Because the dispersants were applied deep under the sea, much of the oil never rose to the surface – which means it went somewhere else, said Robert Diaz, a marine scientist at the College of William and Mary in Williamsburg, Va. "The dispersants definitely don't make oil disappear. They take it from one area in an ecosystem and put it in another," Diaz said. One plume of dipersed oil measured at 22 miles (35 km) long, more than a mile wide and 650 feet (200 m) tall. The plume showed the oil "is persisting for longer periods than we would have expected," said researchers with the Woods Hole Oceanographic Institution. "Many people speculated that subsurface oil droplets were being easily biodegraded. Well, we didn’t find that. We found it was still there". In a major study on the plume, experts found the most worrisome part to be the slow pace at which the oil was breaking down in the cold, 40 °F (4 °C) water at depths of 3,000 feet (910 m) 'making it a long-lasting but unseen threat to vulnerable marine life'. In September, Marine Sciences at the University of Georgia reported findings of a substantial layer of oily sediment stretching for dozens of miles in all directions from the capped well.
The three basic approaches for removing the oil from the water were burning the oil, filtering offshore, and collecting for later processing. On 28 April, the US Coast Guard announced plans to corral and burn off up to 1,000 barrels (160 m3) of oil each day. It tested how much environmental damage a small, controlled burn of 100 barrels (16 m3) did to surrounding wetlands, but could not proceed with an open ocean burn due to poor conditions.
BP stated that more than 215,000 barrels (34,200 m3) of oil-water mix had been recovered by 25 May. In mid June, BP ordered 32 machines that separate oil and water with each machine capable of extracting up to 2,000 barrels (320 m3) per day, BP agreed to use the technology after testing machines for one week. By 28 June, BP had successfully removed 890,000 barrels (141,000 m3) of oily liquid and burned about 314,000 barrels (49,900 m3) of oil.
In November the EPA reported that there were successful attempts made to contain the environmental impact of the oil spill, in which the Unified Command used the "situ burning" method to burn off the oil in controlled environments on the surface of the ocean to try to limit the environmental damages on the ocean as well as the shorelines. 411 controlled burn events took place, of which 410 could be quantified. Burning off approximately 9,300,000 to 13,100,000 US gallons (35,000 to 50,000 m3) on the ocean surface.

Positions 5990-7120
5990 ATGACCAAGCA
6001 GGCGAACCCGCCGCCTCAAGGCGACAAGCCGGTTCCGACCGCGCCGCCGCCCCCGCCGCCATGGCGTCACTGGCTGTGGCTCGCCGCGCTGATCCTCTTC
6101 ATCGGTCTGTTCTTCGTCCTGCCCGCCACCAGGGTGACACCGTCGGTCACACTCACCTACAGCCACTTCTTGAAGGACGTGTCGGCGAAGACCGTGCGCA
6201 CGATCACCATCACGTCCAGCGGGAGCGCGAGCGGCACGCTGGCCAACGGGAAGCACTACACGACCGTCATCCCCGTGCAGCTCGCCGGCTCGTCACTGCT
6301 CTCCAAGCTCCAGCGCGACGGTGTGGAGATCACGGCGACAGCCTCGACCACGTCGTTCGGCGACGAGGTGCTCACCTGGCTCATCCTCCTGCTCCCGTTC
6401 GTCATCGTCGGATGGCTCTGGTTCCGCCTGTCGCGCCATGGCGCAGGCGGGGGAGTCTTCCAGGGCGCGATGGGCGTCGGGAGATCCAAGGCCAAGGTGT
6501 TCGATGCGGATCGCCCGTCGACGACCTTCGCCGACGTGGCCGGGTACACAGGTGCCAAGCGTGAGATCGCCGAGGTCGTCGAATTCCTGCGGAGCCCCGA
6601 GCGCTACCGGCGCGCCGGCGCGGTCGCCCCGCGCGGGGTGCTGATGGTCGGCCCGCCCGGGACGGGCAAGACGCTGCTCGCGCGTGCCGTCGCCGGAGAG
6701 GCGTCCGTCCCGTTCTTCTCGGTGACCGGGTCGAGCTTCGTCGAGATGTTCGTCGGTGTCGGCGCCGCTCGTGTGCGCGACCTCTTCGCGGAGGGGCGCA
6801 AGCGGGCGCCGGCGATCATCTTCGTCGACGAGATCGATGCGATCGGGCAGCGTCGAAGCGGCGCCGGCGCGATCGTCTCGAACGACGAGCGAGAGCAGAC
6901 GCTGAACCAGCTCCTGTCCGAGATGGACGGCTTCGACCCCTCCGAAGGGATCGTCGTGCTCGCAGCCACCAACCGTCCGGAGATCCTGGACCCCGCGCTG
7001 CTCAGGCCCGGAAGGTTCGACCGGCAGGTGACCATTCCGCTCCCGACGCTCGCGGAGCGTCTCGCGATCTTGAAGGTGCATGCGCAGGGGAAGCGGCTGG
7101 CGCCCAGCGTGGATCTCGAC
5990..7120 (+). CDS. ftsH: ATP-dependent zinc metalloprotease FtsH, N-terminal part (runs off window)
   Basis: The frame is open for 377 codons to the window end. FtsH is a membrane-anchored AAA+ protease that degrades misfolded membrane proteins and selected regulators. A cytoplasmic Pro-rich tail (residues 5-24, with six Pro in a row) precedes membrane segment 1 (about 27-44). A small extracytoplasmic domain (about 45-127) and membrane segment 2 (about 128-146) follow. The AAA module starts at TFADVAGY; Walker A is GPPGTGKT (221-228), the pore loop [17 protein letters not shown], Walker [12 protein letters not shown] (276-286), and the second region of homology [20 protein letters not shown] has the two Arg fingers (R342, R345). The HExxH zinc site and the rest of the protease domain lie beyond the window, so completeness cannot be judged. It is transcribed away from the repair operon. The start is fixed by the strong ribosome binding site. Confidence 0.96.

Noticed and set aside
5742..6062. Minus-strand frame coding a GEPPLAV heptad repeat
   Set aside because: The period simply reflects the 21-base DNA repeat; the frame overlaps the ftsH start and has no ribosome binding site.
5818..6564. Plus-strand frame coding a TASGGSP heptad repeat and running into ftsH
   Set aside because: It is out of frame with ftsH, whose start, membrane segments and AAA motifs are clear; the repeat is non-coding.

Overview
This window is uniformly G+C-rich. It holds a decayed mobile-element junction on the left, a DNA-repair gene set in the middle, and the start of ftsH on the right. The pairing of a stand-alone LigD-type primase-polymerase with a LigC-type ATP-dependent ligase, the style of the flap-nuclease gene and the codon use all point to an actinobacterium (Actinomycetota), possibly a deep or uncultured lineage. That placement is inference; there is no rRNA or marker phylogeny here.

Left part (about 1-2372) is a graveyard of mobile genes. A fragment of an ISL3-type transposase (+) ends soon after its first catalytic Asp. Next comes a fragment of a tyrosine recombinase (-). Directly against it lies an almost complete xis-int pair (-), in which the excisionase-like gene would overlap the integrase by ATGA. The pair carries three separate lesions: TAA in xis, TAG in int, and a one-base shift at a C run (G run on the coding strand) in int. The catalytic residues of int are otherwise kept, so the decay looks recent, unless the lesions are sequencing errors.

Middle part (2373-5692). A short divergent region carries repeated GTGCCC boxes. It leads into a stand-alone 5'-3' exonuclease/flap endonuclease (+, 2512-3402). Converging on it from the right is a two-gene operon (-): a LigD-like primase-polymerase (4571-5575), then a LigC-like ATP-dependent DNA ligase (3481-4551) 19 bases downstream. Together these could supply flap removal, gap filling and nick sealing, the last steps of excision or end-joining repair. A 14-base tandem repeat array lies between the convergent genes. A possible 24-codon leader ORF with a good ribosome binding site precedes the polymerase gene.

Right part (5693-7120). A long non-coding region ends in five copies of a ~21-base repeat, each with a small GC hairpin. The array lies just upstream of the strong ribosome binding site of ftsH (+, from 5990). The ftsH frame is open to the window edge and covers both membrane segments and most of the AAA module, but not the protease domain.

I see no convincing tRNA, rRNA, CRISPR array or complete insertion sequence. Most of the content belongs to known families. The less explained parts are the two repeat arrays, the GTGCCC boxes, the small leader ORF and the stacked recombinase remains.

The Environmental Protection Agency prohibited the use of skimmers that left more than 15 parts per million of oil in the water. Many large-scale skimmers were therefore unable to be used in the cleanup because they exceed this limit. An urban myth developed that the U.S. government declined the offers because of the requirements of the Jones Act. This proved untrue and many foreign assets deployed to aid in cleanup efforts. The Taiwanese supertanker A Whale, recently retrofitted as a skimmer, was tested in early July but failed to collect a significant amount of oil. According to Bob Grantham, a spokesman for shipowner TMT, this was due to BP's use of chemical dispersants. The Coast Guard said 33,000,000 US gallons (120,000 m3) of tainted water had been recovered, with 5,000,000 US gallons (19,000 m3) of that consisting of oil. An estimated 11,000,000 US gallons (42,000 m3) of oil were burned. BP said 826,000 barrels (131,300 m3) had been recovered or flared. The National Oceanic and Atmospheric Administration (NOAA) estimated that about 25% of the oil had been removed from the Gulf. The table below presents the NOAA estimates based on an estimated release of 4,900,000 barrels (780,000 m3) of oil (the category "chemically dispersed" includes dispersal at the surface and at the wellhead; "naturally dispersed" was mostly at the wellhead; "residual" is the oil remaining as surface sheen, floating tarballs, and oil washed ashore or buried in sediment). However, there is plus or minus 10% uncertainty in the total volume of the oil spill. 
Two months after these numbers were released Carol Browner, director of the White House Office of Energy and Climate Change Policy, said they were "never meant to be a precise tool" and that the data "was simply not designed to explain, or capable of explaining, the fate of the oil... oil that the budget classified as dispersed, dissolved, or evaporated is not necessarily gone".
|Category||Estimate||Alternative 1||Alternative 2|
|Direct recovery from wellhead||17%||17%||17%|
|Burned at the surface||5%||5%||5%|
|Skimmed from the surface||3%||3%||3%|
|Evaporated or dissolved||25%||32%||18%|
Based on these estimates, up to 75% of the oil from BP's Gulf oil disaster still remained in the Gulf environment, according to Christopher Haney, chief scientist for Defenders of Wildlife, who called the government report's conclusions misleading. Haney said. "Terms such as 'dispersed,' 'dissolved' and 'residual' do not mean gone. That's comparable to saying the sugar dissolved in my coffee is no longer there because I can't see it. By Director Lubchenco's own acknowledgment, the oil which is out of sight is not benign. "Whether buried under beaches or settling on the ocean floor, residues from the spill will remain toxic for decades."